As a pupil of Wisdom, a lover of ancient thoughts, a writer/designer for this Magazine, a designer for another Afrikan magazine from South Afrika, I have come across a lot of writings, articles and papers about Afrika from honored professors and great writers from across Afrika. These are amazing writings and ideas that give the needed answers to the problems in Afrika. I compared these wise Afrikans, of many disciplines, to the weird government officials and policy makers we have in Afrika, in relation to our lack of progress, then I realized the problem with Afrika is not lack of knowledge, lack of wisdom (both ancient and modern), expertise, mind-power, human resources. The problem with Afrika is simply greed and the lack of discipline. And that’s why I laugh at those young Afrikans who are clamoring for the return of Afrika to the ancient ways of life. For in my mind, these guys don’t cut the picture of those with the discipline and self control that the Afrikan forefathers have, which helped them to maintain the magical reality they had in their day.

And speaking about greed and lack of discipline, it is clear as daylight that Afrika is blessed with some of the most intelligent, innovative, creative and hard working people. According to United Nation data, Afrika is a continent of young people with 65 percent of the population below the age of 35, and nearly 50 per cent under the age of 19.  When you look at this data, coupled with the land mass and the massive natural resources we have in Afrika, then you would be correct to ask: what is wrong with Afrika? I recently watched a Facebook video by Vusi Thembekwayo, where he spoke about economic systems that promise opportunities to people. He made mention of something like, if you want to thrive in an economic system, take a look at the top 25 wealthiest people in that economic system and look at the most influential people in that system and you will understand everything you need to know about that economic system. He went ahead to mention that people who build great businesses from the ground up, are often those who do so out of competence and not connection.


Samuel Phillips

That certainly made sense to me, especially in relation to our Afrikan economic systems, in which connection gives people opportunities rather than competence. And that’s why I said earlier that the issue with Afrika is not lack of skills or knowledge, but too much of greed and indiscipline. What do I mean? For instance a young graduate comes out of the university with first class grades and some real ideas that can change the face of Afrika; he tries to set up his business, but is unable to do so, either because he has no resources to make it happen or for whatever other reason. After trying for many years, he gets a job outside of Afrika in a country where his skills are much more valued and rewarded. And by that, whether we like to admit it or not, the moment he steps outside of Afrika and settles down to do well for himself out there – that is a loss for Afrika. Now here comes another guy from the university with lower grades and no great ideas, because as the son of an Afrikan politician, he had all the money he could spend in school. So school for him was not a place to learn, but to have fun. He comes out of school with no good grades or ideas but is welcomed with government contracts that his mind is not ready for. Now here is the thing, the first guy with ideas and good grades who could not set up his business in Afrika, cannot be considered as gain to Afrika and neither is the second guy who will definitely waste what he was given. In other words, for Afrika to rise to her potential, we must begin to give strength to competence and not connection.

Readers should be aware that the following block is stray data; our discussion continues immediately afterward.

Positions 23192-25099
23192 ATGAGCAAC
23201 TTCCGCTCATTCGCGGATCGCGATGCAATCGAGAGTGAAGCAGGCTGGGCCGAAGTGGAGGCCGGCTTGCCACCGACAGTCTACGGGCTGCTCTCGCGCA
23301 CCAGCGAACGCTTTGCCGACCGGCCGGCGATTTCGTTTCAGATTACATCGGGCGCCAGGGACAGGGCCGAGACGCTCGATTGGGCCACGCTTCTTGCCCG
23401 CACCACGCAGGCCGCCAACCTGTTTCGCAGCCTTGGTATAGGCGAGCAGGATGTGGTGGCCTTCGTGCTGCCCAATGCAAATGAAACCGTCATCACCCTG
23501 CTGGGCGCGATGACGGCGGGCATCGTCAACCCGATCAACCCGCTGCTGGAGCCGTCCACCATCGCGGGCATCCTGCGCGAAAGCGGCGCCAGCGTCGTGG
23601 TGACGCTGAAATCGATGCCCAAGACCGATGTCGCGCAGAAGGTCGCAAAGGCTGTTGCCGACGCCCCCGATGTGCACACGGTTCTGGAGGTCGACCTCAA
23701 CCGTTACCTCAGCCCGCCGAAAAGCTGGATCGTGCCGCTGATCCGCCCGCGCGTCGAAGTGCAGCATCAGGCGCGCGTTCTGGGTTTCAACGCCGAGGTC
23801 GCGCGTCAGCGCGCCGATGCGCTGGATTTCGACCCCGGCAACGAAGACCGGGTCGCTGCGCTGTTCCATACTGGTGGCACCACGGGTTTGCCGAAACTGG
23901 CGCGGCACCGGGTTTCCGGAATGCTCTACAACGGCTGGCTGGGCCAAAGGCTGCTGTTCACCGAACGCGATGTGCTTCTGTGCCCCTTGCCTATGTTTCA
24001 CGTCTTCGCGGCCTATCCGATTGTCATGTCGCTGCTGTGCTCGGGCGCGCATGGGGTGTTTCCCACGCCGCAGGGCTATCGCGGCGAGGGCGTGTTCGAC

See Also

Wisdom is profitable

Ignorance and knowledge should not be mixed together. They should be kept as far apart from each other as light is from darkness. You can help the ignorant man to gain knowledge and you can also help the knowledgeable man to enrich his heart with wisdom, but the man that is ignorantly knowledgeable, you cannot help. He thinks he knows, so every word of knowledge you give him, he will throw back at you, like a stone of accusation and resentment. He only sees the shadows of the things which will be made substance over the space of time, but he thinks he sees the real thing. He cites the knowledge and lifestyle of his Afrikan forefathers and bullies everyone else with whatever he thinks he knows about them and the wisdom they lived by. But he is too ignorant to understand or realize that even his forefathers died while still trying to see the substance hidden in the shadows of the things which they saw. So shall he also die, having not learnt that pride blocks the way to light but humility brings a man to the presence of the One Whom the Afrikan forefathers called Light. Such is the story of the young Afrikan man who is caught in between two dreams. He needs to know when time and chance has happened and how to move on.

King Solomon said in Proverbs 24:3-4:

“Through wisdom a house is built, And by understanding it is established; By knowledge the rooms are filled With all precious and pleasant riches.”

As Afrikans, we must ask ourselves what really we are chasing after and if what we are chasing after really defines who we are, or just makes us feel accepted in the eyes of those who really don’t care about us. Every day you see foreign NGOs come to Afrika to do the things they call charity, which for me is nothing but giving a man fish but stealing both his net and his lake. The Afrikan sickness is not Ebola, Covid-19, HIV/AIDS; all were created and imported here. Thus Afrika does not need healing from these things, what we need healing from, is the power of greed and indiscipline, which have crippled even the minds of the brightest Afrikans and reduced them to slaves and waiters at the table of those whose intention is to completely swallow Afrika up.

Afrika has true and authentic vision carriers; we just need to begin to truly give strength to those who really need it, in order to change Afrika.

It’s time to wake up from our greedy and selfish dreams and create new realities that we can be proud of with time.